decreased Bayland's profits and thereby negatively
affected the Plan and its participants, including Cashman.
Cashman claims Ambrosius, Farley, and Dan Verhagan,
Bayland's chief financial officer, falsified Bayland
records in billing the garage materials to the Koehne
Chevrolet project and engaged in tax fraud. (PPFOF
¶¶ 30-34, 44.)
admits that he did track expenses for his garage to the
Koehne Chevrolet project, but claims that by combining the
purchase of the materials for his garage with those needed
for the Koehn project, he saved money for both by getting a
better price on a larger volume of materials. (Farley Dep.
Tr. 35, ECF No. 53; Decl. of Abraham Farley ¶ 26, ECF
No. 39.) The costs of material for his garage were not
charged to or paid by Koehne, however, nor were they paid by
Bayland, because Farley reimbursed Bayland for the materials
by deducting $11, 522.74 from his end-of-the-year bonus.
(DPFOF ¶ 54.)
judgment is appropriate when the moving party shows that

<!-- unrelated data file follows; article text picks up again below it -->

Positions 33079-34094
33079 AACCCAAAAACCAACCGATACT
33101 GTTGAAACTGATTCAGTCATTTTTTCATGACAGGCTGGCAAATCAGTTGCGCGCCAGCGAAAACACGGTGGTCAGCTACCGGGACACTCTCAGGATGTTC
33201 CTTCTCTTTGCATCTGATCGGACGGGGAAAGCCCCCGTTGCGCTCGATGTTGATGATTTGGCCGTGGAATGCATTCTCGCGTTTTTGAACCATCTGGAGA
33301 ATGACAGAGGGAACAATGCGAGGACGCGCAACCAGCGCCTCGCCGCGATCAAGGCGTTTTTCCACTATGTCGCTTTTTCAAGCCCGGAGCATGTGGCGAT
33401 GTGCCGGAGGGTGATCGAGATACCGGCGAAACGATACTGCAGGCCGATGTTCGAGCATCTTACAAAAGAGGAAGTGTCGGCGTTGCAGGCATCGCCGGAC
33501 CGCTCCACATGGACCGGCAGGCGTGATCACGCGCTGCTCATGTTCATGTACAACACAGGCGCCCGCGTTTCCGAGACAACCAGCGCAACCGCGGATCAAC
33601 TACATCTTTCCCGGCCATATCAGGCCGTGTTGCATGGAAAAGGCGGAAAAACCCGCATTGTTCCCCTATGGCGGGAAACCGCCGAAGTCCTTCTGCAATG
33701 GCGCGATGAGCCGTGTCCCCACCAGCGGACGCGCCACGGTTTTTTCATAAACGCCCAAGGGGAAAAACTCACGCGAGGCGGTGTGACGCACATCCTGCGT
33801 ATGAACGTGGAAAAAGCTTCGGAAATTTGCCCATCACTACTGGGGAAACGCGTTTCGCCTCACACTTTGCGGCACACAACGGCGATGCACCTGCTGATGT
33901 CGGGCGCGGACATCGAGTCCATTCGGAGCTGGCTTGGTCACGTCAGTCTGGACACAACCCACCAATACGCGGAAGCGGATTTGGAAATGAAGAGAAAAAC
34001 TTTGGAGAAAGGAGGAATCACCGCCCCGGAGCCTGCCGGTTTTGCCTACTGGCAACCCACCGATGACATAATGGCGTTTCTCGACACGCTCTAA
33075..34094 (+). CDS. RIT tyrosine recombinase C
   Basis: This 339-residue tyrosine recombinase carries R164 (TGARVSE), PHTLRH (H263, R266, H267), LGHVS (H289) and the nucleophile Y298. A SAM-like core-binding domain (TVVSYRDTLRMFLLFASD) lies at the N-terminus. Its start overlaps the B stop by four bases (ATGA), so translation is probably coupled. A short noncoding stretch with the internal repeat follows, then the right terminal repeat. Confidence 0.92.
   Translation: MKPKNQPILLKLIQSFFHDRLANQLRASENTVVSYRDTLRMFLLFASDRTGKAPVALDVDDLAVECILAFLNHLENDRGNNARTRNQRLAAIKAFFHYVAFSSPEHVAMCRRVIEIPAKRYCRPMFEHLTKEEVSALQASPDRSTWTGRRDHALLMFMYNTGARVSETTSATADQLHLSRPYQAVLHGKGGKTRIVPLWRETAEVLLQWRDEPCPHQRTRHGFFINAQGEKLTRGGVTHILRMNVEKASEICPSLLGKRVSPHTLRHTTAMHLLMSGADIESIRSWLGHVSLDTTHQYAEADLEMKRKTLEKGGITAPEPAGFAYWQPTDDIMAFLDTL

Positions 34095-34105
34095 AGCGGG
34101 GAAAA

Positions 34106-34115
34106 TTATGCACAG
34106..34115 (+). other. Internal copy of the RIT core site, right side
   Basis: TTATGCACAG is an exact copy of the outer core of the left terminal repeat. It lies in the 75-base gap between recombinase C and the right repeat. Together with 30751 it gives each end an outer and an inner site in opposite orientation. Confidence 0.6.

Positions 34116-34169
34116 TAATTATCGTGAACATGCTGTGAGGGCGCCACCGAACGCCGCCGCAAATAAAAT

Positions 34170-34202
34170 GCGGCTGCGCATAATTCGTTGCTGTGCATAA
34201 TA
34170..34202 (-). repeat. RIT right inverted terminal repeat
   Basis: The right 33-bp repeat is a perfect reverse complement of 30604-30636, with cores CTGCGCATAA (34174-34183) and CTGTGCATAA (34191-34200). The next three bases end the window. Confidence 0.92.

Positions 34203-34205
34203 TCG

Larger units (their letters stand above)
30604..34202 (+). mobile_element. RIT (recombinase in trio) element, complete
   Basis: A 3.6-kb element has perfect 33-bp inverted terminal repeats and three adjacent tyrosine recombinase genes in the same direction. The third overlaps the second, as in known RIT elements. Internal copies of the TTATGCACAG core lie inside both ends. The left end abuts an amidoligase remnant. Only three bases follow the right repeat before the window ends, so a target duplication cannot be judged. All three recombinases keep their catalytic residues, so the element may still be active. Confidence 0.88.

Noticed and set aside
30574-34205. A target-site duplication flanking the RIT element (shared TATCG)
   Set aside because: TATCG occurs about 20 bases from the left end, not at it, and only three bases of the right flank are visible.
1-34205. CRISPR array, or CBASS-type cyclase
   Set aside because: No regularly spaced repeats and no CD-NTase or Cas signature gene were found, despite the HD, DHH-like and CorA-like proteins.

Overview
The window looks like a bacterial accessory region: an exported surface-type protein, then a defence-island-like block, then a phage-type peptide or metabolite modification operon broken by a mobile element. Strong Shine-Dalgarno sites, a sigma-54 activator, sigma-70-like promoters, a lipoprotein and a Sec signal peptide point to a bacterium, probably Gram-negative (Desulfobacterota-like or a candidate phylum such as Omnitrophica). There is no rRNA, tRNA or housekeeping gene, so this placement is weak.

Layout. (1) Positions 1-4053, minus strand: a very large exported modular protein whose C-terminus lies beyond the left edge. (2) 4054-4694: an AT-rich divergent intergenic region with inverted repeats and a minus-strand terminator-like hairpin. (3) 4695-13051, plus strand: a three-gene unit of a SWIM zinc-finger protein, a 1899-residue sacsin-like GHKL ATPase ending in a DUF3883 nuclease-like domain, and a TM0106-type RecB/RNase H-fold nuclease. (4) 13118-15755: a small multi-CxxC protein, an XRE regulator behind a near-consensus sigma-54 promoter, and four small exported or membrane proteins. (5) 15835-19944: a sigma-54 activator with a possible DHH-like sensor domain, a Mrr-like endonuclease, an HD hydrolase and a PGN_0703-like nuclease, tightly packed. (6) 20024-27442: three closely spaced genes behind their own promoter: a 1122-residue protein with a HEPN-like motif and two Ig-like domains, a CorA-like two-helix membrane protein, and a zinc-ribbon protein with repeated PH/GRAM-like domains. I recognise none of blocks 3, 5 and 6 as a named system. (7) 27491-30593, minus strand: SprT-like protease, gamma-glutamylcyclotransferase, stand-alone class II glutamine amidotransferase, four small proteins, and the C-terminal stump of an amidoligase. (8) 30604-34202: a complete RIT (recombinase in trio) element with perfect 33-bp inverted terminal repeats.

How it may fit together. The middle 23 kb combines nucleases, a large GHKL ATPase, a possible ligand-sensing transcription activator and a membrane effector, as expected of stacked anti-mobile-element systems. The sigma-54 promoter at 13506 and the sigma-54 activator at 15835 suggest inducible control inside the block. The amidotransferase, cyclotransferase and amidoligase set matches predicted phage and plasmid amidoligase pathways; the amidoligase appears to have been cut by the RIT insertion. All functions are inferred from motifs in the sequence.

there is no genuine issue as to any material fact and that
the moving party is entitled to judgment as a matter of law.
Fed.R.Civ.P. 56(a). All reasonable inferences are construed
in favor of the nonmoving party. Foley v. City of
Lafayette, 359 F.3d 925, 928 (7th Cir. 2004). The party
opposing the motion for summary judgment must “submit
evidentiary materials that set forth specific facts showing
that there is a genuine issue for trial.” Siegel v.
Shell Oil Co., 612 F.3d 932, 937 (7th Cir. 2010)
(citations omitted). “The nonmoving party must do more
than simply show that there is some metaphysical doubt as to
the material facts.” Id. Summary judgment is
properly entered against a party “who fails to make a
showing sufficient to establish the existence of an element
essential to the party's case, and on which that party
will bear the burden of proof at trial.” Parent v.
Home Depot U.S.A., Inc., 694 F.3d 919, 922 (7th Cir.
2012) (internal quotations omitted).
is aimed at providing “‘a panoply of remedial
devices' for participants and beneficiaries of
[employer-provided] benefit plans.” Larson v.
United Healthcare Ins. Co., 723 F.3d 905, 910 (7th Cir.
2013) (quoting Firestone Tire & Rubber Co. v.
Bruch, 489 U.S. 101, 108 (1989)). Cashman asserts two
kinds of ERISA claims: a claim for benefits due pursuant to
29 U.S.C. § ...